Then just start writing. Specifically:

  • Try to get it all down. Just let it flow out of you onto the page.
  • Don’t worry about getting the hometown of your second cousin right, or what year you first started to play baseball. Don’t stop for any of that. Just write down the memory.
  • Include as much detail and as many feelings as you remember. Don’t just stick to the facts, ma’am.
  • If you need to, leave blanks where you know something else is needed that you can’t remember at the moment.

Once you’ve done that memory, think of another and follow the same process. You really can build an entire memoir from this method as you can a novel. It is a much more entertaining approach for you and has the added advantage of providing a more vivid picture than a from-the-cooling-of-the-earth-to-now litany would.

Once you’ve done all the incidents you want to include, I have suggestions on how to weave it into a complete memoir which I’ll post in the future.

Should I Write a Memoir?



Should I Write a Memoir?

So, we’ve dealt with Can I Write My Memoirs? Answer: Yes. Should you write a memoir? Completely different question. Obviously, only you can decide whether or not you should, but here are some thoughts you might factor into your decision.

Benefits of writing your memoir

Personal/family benefit: My older sister died not long ago and as I was going through her family pictures, I found one of my grandfather. For succeeding generations, it will be the picture of an old geezer who was related to them. And although I didn’t know a lot about him, I did know that he and my grandmother had come to Canada from Japan in 1917; that he was a lovely man but an alcoholic; that the family was very poor because of that. So, I could give the picture some meaning by recording my memories of him. I think a memoir does the same thing—it leaves behind a record of who you were and who others were for the benefit of those who come behind you.

Making sense of your life: I have repeatedly found that having to write something down forces me to think more deeply about it then when it is just swirling around in my head. I think you will find the same. Writing your story helps to focus the mind, allows you to make connections which might not have been evident before, and encourages you to reflect on the events.

When not to

Maybe that’s too strong. But there are times when you might want to pause.

When the primary reason is revenge. I realize that few of us like to admit this, but do thoughts like, “That’ll really show him,” or “She’ll never live it down,” flit through your mind as you think about doing it? If so, you might want to consider whether a memoir is the best way to accomplish this.

To tell your side of the story. Might seem a reasonable reason but, as in fiction, a good memoir allows the reader to come to her own conclusions about your story. If your primary reason for writing a memoir is the need to drive a point home or justify yourself, this can read as self-serving or even egotistical.

Frankly, I’m not putting these up as caveats from some moral high ground. I’m saying that either of these doesn’t bode well for a good memoir.  Think about a time when you were trapped listening to someone focused on revenge or self-justification. Besides being monologue-ish, the ‘conversation’ often ends up sounding whiny, repetitive, petty, self-absorbed and ultimately, boring. Same thing with memoirs. The fact that lots of famous people use memoirs this way doesn’t mean it creates a compelling and believable narrative.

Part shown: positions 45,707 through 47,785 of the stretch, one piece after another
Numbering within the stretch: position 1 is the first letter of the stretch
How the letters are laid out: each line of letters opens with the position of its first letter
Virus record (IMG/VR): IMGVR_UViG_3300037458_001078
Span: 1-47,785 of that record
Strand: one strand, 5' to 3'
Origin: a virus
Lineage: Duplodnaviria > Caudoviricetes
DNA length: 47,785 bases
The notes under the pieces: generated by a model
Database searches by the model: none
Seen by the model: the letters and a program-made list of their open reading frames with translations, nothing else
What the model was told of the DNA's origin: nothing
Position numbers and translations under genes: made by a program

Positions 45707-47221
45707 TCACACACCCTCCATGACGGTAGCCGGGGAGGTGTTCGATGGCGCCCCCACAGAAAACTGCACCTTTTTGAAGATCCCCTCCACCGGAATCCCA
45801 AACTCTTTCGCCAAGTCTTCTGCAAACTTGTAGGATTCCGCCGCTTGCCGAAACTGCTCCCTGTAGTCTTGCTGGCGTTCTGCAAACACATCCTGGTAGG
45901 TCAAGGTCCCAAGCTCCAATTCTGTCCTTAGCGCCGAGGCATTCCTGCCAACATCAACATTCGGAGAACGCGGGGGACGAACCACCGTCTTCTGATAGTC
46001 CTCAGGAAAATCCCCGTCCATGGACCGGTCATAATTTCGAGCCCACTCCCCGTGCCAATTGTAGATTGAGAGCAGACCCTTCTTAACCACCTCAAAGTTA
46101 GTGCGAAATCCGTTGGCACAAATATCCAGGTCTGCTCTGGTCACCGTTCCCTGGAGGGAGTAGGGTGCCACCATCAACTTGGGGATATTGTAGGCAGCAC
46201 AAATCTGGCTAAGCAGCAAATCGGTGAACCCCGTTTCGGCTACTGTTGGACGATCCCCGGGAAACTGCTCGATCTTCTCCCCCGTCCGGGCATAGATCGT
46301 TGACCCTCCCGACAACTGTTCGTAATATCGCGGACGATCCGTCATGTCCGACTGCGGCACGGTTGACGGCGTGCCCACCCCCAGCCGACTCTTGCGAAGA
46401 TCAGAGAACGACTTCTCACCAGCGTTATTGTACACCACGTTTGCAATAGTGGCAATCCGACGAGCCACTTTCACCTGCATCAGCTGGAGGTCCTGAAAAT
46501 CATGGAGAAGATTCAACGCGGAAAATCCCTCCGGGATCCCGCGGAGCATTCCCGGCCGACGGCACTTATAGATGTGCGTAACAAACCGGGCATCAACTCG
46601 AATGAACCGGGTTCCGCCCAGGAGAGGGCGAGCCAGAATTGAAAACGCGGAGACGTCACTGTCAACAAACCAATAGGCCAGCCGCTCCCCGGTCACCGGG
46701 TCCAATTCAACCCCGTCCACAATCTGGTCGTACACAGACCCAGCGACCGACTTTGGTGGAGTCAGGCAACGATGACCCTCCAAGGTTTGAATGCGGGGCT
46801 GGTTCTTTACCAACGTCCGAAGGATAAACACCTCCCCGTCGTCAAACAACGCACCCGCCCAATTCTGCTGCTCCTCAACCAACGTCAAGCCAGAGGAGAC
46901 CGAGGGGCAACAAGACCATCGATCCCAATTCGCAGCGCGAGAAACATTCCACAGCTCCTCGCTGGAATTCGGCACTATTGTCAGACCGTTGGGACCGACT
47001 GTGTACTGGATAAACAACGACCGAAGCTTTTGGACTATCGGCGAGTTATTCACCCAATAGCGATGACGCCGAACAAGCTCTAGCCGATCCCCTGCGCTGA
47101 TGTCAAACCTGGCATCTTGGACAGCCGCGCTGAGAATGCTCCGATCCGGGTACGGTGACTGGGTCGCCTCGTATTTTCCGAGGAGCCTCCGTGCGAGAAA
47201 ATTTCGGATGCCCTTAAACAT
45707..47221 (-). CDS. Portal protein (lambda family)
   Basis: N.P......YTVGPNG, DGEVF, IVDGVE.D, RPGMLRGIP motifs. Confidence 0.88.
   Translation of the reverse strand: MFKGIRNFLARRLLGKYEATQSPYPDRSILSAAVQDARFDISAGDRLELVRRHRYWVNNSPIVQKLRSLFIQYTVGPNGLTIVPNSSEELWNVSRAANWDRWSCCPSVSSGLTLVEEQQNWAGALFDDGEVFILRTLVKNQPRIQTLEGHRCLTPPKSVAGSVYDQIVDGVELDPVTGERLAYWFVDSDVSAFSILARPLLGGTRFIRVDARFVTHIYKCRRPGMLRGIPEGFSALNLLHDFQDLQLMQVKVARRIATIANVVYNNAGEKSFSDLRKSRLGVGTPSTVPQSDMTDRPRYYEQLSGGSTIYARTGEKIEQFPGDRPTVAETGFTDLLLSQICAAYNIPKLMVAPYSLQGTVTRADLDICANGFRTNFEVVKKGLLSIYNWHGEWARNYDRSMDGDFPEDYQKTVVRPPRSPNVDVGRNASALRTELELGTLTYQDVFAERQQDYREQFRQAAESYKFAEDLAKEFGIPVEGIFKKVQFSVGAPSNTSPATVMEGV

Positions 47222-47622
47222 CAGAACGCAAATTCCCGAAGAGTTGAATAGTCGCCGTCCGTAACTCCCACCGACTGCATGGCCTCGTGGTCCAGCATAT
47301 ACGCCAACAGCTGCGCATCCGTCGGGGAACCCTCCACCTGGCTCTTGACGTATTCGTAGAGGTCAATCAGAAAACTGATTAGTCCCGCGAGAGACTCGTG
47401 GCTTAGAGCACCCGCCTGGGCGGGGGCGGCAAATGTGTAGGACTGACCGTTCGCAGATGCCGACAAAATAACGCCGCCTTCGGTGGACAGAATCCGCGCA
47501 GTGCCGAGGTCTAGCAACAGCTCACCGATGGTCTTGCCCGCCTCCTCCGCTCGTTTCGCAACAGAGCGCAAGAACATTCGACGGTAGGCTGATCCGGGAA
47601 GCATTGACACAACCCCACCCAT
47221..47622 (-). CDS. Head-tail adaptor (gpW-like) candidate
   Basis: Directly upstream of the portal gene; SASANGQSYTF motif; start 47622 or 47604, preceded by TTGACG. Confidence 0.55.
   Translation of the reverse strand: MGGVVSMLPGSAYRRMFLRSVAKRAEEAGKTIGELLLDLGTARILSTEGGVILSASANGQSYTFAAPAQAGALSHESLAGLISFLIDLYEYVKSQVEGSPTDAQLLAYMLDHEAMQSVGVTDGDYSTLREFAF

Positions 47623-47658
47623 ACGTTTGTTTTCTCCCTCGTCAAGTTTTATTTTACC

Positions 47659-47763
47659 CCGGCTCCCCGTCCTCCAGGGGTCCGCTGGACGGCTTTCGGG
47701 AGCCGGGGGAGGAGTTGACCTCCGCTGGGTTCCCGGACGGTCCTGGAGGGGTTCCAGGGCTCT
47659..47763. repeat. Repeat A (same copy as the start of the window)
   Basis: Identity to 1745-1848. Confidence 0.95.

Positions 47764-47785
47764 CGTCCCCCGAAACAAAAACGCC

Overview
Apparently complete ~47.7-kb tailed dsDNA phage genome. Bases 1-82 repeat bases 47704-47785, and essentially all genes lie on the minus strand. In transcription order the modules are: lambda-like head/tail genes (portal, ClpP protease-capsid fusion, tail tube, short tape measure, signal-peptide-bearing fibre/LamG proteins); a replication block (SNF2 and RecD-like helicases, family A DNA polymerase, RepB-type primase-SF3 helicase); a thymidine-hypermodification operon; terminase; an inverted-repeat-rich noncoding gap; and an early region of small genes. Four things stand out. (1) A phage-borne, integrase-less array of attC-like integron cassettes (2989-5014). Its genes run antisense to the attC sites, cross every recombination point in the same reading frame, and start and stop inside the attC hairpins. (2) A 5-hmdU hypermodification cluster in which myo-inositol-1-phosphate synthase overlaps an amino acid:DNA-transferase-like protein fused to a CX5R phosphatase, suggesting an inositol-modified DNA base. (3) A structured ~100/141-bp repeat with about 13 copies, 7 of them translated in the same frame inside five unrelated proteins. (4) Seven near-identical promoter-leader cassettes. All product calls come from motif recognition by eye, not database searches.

Who is your audience?

Part of your decision whether to write a memoir should include your intended audience. If this is primarily for circulation in your family, it is probably less an issue than if you intend to publish it. I’m not saying that writing only for your family won’t stir up issues, because it well might, but publishing it throws it into the public arena. You need to decide whether your memoir needs to be widely or more narrowly circulated.

So, as I’ve said, only you can decide whether to write a memoir. I think it is a valuable contribution to your family but it also takes time and a little courage. More about the latter in an upcoming post.

Can I Write My Memoirs?



Can I Write My Memoirs?


I suppose you’d like a little more meat on that bone.

Well, I think everyone can write a memoir.

You’ve got memories, you can write your memoirs. However, I accept that this bald statement, stirring though it is, might not be enough to attack the computer with zeal. There are often some lurking questions.

Do I have anything to say?

Every life is unique. Only you have had your experiences which you have coupled with your unique learnings which have culminated in a life nobody else has lived. For example, your first family was unique. You may think, “Nah, I had two other brothers—so they grew up the same way.” But not true.

Were you the oldest or the youngest? If the oldest, did you feel the pressure of being a model for your younger siblings? Are you the one your parents made all the mistakes on? Did you resent that they were more relaxed about discipline and expectations with the other two than they were with you? If you were the youngest, did you get babied? Was that good or bad for later life? Did you envy the attention your oldest brother always got? And middle children—don’t get me started. So even siblings in the same family environment experience it differently.